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J Am Acad Child Adolesc Psychiatry. 1997 Oct;36(10):1416-25.

Religiosity and depression: ten-year follow-up of depressed mothers and offspring.

Author information

  • 1Department of Psychiatry, College of Physicians and Surgeons, Columbia University, New York, NY 10032, USA. millerli@child.cpmc.columbia.edu

Abstract

OBJECTIVE:

This study examines maternal religiosity as a protective factor against depression in offspring.

METHOD:

Sixty mothers and 151 offspring were independently assessed over the course of a 10-year follow-up. Maternal and offspring religiosity were assessed on the basis of self-report of the importance of religion, the frequency of attendance of religious services, and religious denomination. Depression was assessed using the Schedule for Affective Disorders-Lifetime version. Maternal bonding style was assessed through offspring report on the Parental Bonding Instrument. A series of logistic regressions were run to predict offspring depression status, taking into account maternal religiosity, offspring religiosity, and mother-offspring concordance of religiosity.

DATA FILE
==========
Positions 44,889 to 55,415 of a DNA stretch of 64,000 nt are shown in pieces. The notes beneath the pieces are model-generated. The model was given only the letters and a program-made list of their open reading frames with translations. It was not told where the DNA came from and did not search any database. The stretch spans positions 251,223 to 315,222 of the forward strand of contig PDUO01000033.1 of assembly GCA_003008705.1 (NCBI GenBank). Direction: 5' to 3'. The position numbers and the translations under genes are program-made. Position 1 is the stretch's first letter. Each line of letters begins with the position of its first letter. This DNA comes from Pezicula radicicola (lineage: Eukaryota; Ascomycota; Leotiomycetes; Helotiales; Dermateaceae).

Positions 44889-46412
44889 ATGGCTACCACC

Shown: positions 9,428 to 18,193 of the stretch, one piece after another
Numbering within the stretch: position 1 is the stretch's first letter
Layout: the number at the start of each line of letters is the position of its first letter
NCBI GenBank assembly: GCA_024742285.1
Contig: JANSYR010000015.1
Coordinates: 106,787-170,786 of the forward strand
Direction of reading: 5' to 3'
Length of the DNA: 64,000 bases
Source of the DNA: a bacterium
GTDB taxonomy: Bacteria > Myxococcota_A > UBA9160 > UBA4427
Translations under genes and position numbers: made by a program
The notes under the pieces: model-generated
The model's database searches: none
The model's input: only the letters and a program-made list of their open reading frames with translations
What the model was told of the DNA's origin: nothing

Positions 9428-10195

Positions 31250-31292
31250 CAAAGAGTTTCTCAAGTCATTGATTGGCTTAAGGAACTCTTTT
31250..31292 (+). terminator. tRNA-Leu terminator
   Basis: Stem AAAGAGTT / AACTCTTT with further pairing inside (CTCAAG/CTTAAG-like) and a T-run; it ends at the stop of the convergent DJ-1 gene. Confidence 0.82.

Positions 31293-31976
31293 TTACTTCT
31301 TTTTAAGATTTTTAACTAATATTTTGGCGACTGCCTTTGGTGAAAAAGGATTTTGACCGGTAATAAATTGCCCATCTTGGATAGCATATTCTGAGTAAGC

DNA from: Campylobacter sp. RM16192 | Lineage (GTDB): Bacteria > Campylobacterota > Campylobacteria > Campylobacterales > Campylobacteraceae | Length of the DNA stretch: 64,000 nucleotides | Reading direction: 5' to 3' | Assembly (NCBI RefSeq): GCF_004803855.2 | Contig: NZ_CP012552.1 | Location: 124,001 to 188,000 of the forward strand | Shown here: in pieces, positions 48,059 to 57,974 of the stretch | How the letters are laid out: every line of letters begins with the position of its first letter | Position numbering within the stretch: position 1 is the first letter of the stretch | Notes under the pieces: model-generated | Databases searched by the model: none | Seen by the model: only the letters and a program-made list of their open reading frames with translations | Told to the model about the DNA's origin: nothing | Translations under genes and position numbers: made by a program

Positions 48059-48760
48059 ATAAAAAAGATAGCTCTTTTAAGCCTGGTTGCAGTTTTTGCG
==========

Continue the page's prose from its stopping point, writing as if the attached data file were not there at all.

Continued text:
RESULTS:

Maternal religiosity and mother-offspring concordance of religiosity were shown to be protective against offspring depression, independent of maternal parental bonding, maternal social functioning, and maternal demographics.

CONCLUSION:

Maternal religiosity and offspring concordance with it may protect against depression in offspring.

PMID:
9334555
[PubMed - indexed for MEDLINE]
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